I like the impromptu docking station hack
This is very well-put.
In its early days, there was a lot of talk about the “natural laws of the Internet” and how it would empower the masses, upend traditional power blocks, and spread freedom throughout the world. The international nature of the Internet made a mockery of national laws. Anonymity was easy. Censorship was impossible. Police were clueless about cybercrime. And bigger changes were inevitable. Digital cash would undermine national sovereignty. Citizen journalism would undermine the media, corporate PR, and political parties. Easy copying would destroy the traditional movie and music industries. Web marketing would allow even the smallest companies to compete against corporate giants. It really would be a new world order. Unfortunately, as we know, that’s not how it worked out. Instead, we have seen the rise of the feudal Internet: Feudal security consolidates power in the hands of the few. These companies [like Google, Apple, Microsoft, Facebook etc.] act in their own self-interest. They use their relationship with us to increase their profits, sometimes at our expense. They act arbitrarily. They make mistakes. They’re deliberately changing social norms. Medieval feudalism gave the lords vast powers over the landless peasants; we’re seeing the same thing on the Internet.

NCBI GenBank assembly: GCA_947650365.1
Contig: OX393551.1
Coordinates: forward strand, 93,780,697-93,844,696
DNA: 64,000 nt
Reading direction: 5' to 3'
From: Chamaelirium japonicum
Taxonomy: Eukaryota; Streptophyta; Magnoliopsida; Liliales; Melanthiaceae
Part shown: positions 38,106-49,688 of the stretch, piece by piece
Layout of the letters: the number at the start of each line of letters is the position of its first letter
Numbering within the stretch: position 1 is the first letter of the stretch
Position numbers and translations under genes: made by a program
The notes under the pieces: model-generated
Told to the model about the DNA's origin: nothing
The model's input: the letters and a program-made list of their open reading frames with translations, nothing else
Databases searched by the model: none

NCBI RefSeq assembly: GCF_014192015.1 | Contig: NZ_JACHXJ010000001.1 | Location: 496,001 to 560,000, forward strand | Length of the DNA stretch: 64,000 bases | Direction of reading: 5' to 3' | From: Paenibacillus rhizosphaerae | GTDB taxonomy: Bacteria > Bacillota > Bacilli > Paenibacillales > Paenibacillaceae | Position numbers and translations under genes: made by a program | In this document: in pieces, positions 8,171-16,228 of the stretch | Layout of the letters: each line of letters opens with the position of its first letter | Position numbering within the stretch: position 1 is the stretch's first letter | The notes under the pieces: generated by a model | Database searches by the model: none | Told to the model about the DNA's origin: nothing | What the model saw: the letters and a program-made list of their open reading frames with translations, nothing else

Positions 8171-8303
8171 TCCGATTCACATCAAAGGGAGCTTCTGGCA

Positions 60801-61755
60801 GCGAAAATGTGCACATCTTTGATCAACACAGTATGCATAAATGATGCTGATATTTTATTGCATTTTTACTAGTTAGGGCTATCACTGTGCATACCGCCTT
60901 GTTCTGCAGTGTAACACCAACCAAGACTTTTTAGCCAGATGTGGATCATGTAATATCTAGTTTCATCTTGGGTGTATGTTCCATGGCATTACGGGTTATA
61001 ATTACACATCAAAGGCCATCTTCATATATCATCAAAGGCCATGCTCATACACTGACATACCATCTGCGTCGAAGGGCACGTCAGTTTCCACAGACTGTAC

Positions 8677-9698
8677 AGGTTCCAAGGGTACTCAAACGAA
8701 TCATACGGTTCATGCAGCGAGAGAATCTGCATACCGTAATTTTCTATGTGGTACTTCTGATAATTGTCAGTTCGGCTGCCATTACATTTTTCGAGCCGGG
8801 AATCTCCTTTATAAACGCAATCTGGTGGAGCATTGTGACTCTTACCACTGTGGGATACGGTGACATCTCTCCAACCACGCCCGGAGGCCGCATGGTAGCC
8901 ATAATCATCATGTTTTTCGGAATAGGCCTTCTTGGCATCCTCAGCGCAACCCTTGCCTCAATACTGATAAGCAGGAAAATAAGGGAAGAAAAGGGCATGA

Cyber criminals are planting chips in electric irons and kettles to launch spam [jm: actually, malware] attacks, reports in Russia suggest. State-owned channel Rossiya 24 even showed footage of a technician opening up an iron included in a batch of Chinese imports to find a “spy chip” with what he called “a little microphone”. Its correspondent said the hidden devices were mostly being used to spread viruses, by connecting to any computer within a 200m (656ft) radius which were using unprotected Wi-Fi networks. Other products found to have rogue components reportedly included mobile phones and car dashboard cameras.
Planetary Resources is a company with a sky-high (some might claim “pie in the sky”) goal: to find and mine asteroids for useful minerals and other compounds. It is also a company that uses Linux and lots of free software. So two of the engineers from Planetary Resources, Ray Ramadorai and Marc Allen, gave a presentation at LinuxCon North America to describe how and why the company uses FOSS—along with a bit about what it is trying to do overall.